Amikacin-Resistant Gram-Negative Bacilli in New Jersey Hospitals

Gram-negative bacilli are also important pathogens in bloodstream infections. Among them, Klebsiella spp. ranked fifth in frequency, Pseudomonas aeruginosa ranked seventh, Proteus mirabilis ranked tenth, Acinetobacter spp. ranked twelfth, Serratia spp. ranked thirteen, Citrobacter spp. ranked fourteen, Stenotrophomonas maltophilia ranked fifteen in a national study4. Exhibit 15 displays the variety and the number of amikacin-resistant Gram-negative bacilli reported from 1992 to 1997 in New Jersey hospitals. The most frequently reported Gram-negative organisms, other than those from the Enterobacteriaceae family, are S. maltophilia, Acinetobacter baumannii, P. aeruginosa, Alcaligenes xylosoxidans and Burkholderia cepacia. Species within the Enterobacteriaceae family accounted for 22.64% of the total collection in 1997. Among them, Klebsiella pneumoniae was the predominant organism. Exhibits 16 and 17 illustrate the six-year trend and the distribution of these isolates by county, respectively. A moderate increase, from an average of 4.81 isolates per month in Jan. 1992 to 8.72 isolates per month in Dec. 1997 is demonstrated in Exhibit 16.

Imipenem-Resistant Gram-Negative Bacilli in New Jersey Hospitals

Exhibit 18 depicts the number and variety of imipenem-resistant Gram-negative bacilli reported from 1992 to 1997. The total number within this collection increased slightly during these years as demonstrated in Exhibit 19. However, a decreasing trend is found in the number of Enterobacteriaceae. The decline in the number of P. mirabilis is especially evident. P. aeruginosa and S. maltophilia are the most frequently reported isolates. Exhibit 20 depicts the rate and the distribution of these organisms by county.

Drug Resistance Profile in Gram-Negative Bacilli in New Jersey Hospitals

Exhibit 21 displays the drug resistance profile in major Enterobacteriaceae blood isolates. A high percentage of resistance to penicillins and aminoglycosides as well as the expanded-spectrum beta-lactam antibiotics in K. pneumoniae was observed. The resistance to amikacin and trimethoprim/sulfamethoxazole also tend to increase by time. A high frequency of imipenem resistance is observed in P. mirabilis, and Serratia marcescens, compares to K. pneumoniae.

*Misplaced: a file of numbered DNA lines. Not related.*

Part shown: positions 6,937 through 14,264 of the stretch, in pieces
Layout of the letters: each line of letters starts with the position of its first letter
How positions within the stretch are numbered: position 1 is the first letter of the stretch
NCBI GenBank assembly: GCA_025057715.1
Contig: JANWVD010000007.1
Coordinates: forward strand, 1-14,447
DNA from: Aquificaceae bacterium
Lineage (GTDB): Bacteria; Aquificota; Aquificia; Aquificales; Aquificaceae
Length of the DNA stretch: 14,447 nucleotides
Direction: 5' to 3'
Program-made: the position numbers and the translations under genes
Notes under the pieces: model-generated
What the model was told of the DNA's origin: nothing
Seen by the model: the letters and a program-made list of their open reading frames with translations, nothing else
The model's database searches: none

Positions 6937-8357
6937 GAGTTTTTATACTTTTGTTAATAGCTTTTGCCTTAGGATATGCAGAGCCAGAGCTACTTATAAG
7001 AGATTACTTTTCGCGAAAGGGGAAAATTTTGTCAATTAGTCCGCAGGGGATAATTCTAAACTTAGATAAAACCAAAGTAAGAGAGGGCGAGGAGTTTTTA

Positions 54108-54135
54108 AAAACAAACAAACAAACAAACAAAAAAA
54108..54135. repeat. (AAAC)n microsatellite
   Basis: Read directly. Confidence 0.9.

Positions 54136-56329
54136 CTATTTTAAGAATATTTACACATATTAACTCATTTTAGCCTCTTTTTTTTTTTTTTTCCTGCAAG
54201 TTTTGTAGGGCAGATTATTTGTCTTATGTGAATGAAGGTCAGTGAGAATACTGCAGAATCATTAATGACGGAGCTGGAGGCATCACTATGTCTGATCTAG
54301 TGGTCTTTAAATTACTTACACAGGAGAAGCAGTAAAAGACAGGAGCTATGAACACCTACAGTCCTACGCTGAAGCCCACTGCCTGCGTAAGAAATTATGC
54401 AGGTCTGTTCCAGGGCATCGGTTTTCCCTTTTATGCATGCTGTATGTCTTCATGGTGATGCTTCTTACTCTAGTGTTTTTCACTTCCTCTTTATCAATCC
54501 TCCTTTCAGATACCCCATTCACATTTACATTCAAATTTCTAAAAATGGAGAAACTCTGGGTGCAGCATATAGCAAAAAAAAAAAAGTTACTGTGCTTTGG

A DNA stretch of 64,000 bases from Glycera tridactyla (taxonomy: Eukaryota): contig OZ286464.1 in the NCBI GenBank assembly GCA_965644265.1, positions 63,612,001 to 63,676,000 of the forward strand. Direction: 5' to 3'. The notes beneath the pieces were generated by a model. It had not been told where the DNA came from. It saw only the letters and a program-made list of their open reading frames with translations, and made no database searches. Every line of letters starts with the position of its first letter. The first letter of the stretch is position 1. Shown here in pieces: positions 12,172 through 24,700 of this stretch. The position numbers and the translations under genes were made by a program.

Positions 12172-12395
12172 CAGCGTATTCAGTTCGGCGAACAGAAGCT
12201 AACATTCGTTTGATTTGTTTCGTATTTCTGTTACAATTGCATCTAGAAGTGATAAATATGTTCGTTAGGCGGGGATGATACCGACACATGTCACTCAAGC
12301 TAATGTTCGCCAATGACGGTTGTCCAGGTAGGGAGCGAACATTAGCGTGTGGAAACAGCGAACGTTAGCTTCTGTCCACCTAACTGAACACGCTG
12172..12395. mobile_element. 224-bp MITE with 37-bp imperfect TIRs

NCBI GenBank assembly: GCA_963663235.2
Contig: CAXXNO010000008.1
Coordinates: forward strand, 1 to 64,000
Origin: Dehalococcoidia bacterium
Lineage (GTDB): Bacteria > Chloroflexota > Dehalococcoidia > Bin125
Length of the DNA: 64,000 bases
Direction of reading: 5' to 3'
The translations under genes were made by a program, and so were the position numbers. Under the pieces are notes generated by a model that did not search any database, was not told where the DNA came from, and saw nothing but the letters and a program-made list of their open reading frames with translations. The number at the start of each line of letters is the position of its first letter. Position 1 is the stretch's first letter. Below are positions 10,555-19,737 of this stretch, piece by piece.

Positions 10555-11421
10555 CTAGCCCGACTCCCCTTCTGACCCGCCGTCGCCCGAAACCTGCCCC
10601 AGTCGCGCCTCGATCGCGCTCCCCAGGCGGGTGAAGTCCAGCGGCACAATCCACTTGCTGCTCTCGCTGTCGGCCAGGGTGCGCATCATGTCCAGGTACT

Exhibit 22 demonstrates the drug resistance profile in major Gram-negative bacilli that do not belong to Enterobacteriaceae. Imipenem resistance is predominant in S. maltophilia, P. aeruginosa, B. cepacia, and Flavobacteriumn meningosepticum. High frequency of aminoglycosides resistance is also observed in S. maltophilia, B. cepacia, F. meningosepticum, and A. baumannii. It is noteworthy that the trend of resistance to trimethoprim/sulfamethoxazole, the most active agent against S. maltophilia, increased sharply between 1995 and 1997.

References

  1. Fridkin SK, and Gaynes RP. (1999) Antimicrobial resistance in intensive care units. Clin Chest Med 20:303-316.
  2. Jones RN, Low DE, and Pfaller MA. (1999) Epidemiologic trends in nosocomial and community-acquired infections due to antibiotic-resistant Gram-positive bacteria: the role of streptogramins and other newer compounds. Diagn Microbiol Infect Dis 33:101-112.
  3. File TM, Jr. (1999) Overview of Resistance in the 1990s. Chest 115:3S-8S.
  4. Pfaller MA, Jones RN, Doern BF, Kugler, K, and the SENTRY Participants Group. (1998) Bacterial Pathogens isolated from patients with blood stream infection: frequencies of occurrence and antimicrobial susceptibility patterns from the SENTRY antimicrobial Surveillance Program (United States and Canada, 1997). Antimicrob Agents Chemother 42:1762-1770.
  5. Weinstein MP, Towns ML, Quartey SM, et al. (1997) The clinical significance of positive blood cultures in the 1990s: a prospective comprehensive evaluation of the microbiology, epidemiology, and outcome of bacteremia and fungemia in adults. Clin Infect Dis 24:584-602.
  6. Smith TL, Pearson ML, Wilcox KR, et al. for the Glycopeptide-Intermediate Staphylococcus aureus Working Group*. (1999) Emergence of vancomycin resistance in Staphylococcus aureus. N Engl J Med 340:493-501.
  7. Garrett DO, Jochimsen E, Murfitt K, et al. (1999) The emergence of decreased susceptibility to vancomycin in Staphylococcus epidermidis. Infect Control Hosp Epidemiol 20:167-170.
  8. Hiramatsu K, Aritaka N, Hanaki H, et al. (1997) Dissemination in Japanese hospitals of strains of Staphylococcus aureus heterogeneously resistant to vancomycin. Lancet 350:1670-1673.
  9. Sieradzki K, Villari P, Tomasz A. (1998) Decreased susceptibilities to teicoplanin and vancomycin among coagulase-negative methicillin-resistant clinical isolates of staphylococci. Antimicrob Agents Chemother 42:100-107.
  10. Novak R, Henriques B, Charpentier E, Normark S, Tuomanen E. (1999) Emergence of vancomycin tolerance in Streptococcus pneumoniae. Nature 399:590-593.